A Comprehensive Guide to Installing Jenkins on Amazon Linux 2023 (Fedora-based) for DevOps Enthusiasts

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Hello, DevOps enthusiasts!

As part of our ongoing series aimed at empowering you with essential DevOps tools, today we’ll be focusing on Jenkins – a leading open-source automation server that enables developers to build, test, and deploy their software. Jenkins, with its superb integration capabilities, plays a pivotal role in Continuous Integration and Continuous Delivery (CI/CD) pipelines.

For this tutorial, we’ll be installing Jenkins on Amazon Linux 2023, which is based on Fedora. The process might seem daunting at first, but I assure you that with this detailed guide, it will be a breeze.


  • An Amazon Linux 2023 instance.
  • Access to a terminal on your instance and sudo privileges.

Step 1: Updating the System

In the world of software, staying updated is staying safe. Always start with updating the system and packages to ensure you have the latest security updates and system improvements. Use the following command to do this:

sudo dnf update -y

Step 2: Installing Java

Since Jenkins is a Java application, we need to ensure Java is installed on our system. We’ll be using OpenJDK for this tutorial due to its compatibility and ease of use with Jenkins. Install OpenJDK using the following command:

sudo dnf install java-11-openjdk-devel -y

Validate your installation and check your Java version using the command:

java -version

Step 3: Adding the Jenkins Repository

Before installing Jenkins, we must add its repository to our system. This is done using the wget command, as follows:

sudo wget -O /etc/yum.repos.d/jenkins.repo https://pkg.jenkins.io/redhat-stable/jenkins.repo

Don’t forget to import the GPG key. This ensures that the packages you install are authentic and haven’t been tampered with:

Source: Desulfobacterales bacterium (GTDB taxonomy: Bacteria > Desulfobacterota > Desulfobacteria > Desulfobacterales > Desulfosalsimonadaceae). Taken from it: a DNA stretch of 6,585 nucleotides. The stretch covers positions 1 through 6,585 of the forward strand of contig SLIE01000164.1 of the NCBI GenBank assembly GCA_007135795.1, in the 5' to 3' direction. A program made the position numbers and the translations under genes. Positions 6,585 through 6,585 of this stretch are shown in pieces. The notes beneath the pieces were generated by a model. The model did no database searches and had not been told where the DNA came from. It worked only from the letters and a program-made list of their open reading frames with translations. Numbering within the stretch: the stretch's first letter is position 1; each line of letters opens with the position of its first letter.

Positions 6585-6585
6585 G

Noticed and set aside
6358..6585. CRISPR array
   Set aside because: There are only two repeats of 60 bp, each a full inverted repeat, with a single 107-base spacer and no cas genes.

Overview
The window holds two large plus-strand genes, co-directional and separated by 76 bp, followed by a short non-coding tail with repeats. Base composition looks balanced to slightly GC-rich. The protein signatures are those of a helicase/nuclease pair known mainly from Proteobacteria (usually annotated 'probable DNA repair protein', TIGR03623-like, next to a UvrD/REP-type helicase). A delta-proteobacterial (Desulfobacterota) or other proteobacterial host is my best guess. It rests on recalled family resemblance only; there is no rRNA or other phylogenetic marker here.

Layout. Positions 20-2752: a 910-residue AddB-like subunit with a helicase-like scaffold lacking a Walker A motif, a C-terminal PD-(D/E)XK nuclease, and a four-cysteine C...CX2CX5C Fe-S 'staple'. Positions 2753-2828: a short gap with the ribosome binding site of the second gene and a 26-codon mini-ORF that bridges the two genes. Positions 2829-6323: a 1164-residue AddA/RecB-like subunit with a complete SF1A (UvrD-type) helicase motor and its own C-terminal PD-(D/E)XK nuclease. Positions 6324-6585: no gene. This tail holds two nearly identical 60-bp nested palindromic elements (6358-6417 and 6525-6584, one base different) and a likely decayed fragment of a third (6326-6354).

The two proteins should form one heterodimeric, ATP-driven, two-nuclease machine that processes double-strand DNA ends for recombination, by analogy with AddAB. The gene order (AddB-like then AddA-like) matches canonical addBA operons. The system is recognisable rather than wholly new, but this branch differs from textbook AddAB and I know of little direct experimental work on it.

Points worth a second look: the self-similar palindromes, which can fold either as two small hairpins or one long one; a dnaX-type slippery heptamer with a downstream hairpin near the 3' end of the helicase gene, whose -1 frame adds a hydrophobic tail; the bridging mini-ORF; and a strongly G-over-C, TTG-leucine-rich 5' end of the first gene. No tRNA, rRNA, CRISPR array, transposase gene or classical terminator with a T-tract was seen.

sudo rpm --import https://pkg.jenkins.io/redhat-stable/jenkins.io.key

Step 4: Installing Jenkins

With everything set up, we can now install Jenkins with the simple command:

sudo dnf install jenkins -y

Step 5: Managing the Jenkins Service

After successful installation, we need to ensure that the Jenkins service is up and running. We also want to make sure it starts automatically on system boot. These actions can be performed using the commands:

sudo systemctl start jenkins
sudo systemctl enable jenkins

Step 6: Configuring the Firewall

If a firewall is active on your system, we need to ensure Jenkins can communicate with the outside world. We’ll open port 8080 using the following commands:

sudo firewall-cmd --permanent --add-port=8080/tcp
sudo firewall-cmd --reload

Step 7: Accessing Jenkins

At this point, Jenkins should be fully installed and operational. Access Jenkins via the web interface by visiting http://<your-server-ip>:8080 in your web browser.

For first-time access, you will be prompted to enter an administrator password. The password can be found in the log file at /var/lib/jenkins/secrets/initialAdminPassword. To display it, use this command:

sudo cat /var/lib/jenkins/secrets/initialAdminPassword

Follow the on-screen instructions to complete the setup. You’ll be able to install plugins, set up users, and configure your Jenkins environment to your needs.

Wrapping Up

Congratulations! You have successfully installed Jenkins on your Amazon Linux 2023 instance. Now, you are ready to build robust CI/CD pipelines that will greatly enhance your software development and delivery process. Remember, DevOps is not just about tools but also about culture and methodologies. Embrace the change and happy coding!

In our next post, we’ll discuss setting up Jenkins jobs and delve deeper into creating efficient and powerful automation pipelines. Until then, feel free to leave your questions or thoughts in the comment section below.

Happy DevOps journey!

Atiqur Rahman

I am MD. Atiqur Rahman graduated from BUET and is an AWS-certified solutions architect. I have successfully achieved 6 certifications from AWS including Cloud Practitioner, Solutions Architect, SysOps Administrator, and Developer Associate. I have more than 8 years of working experience as a DevOps engineer designing complex SAAS applications.

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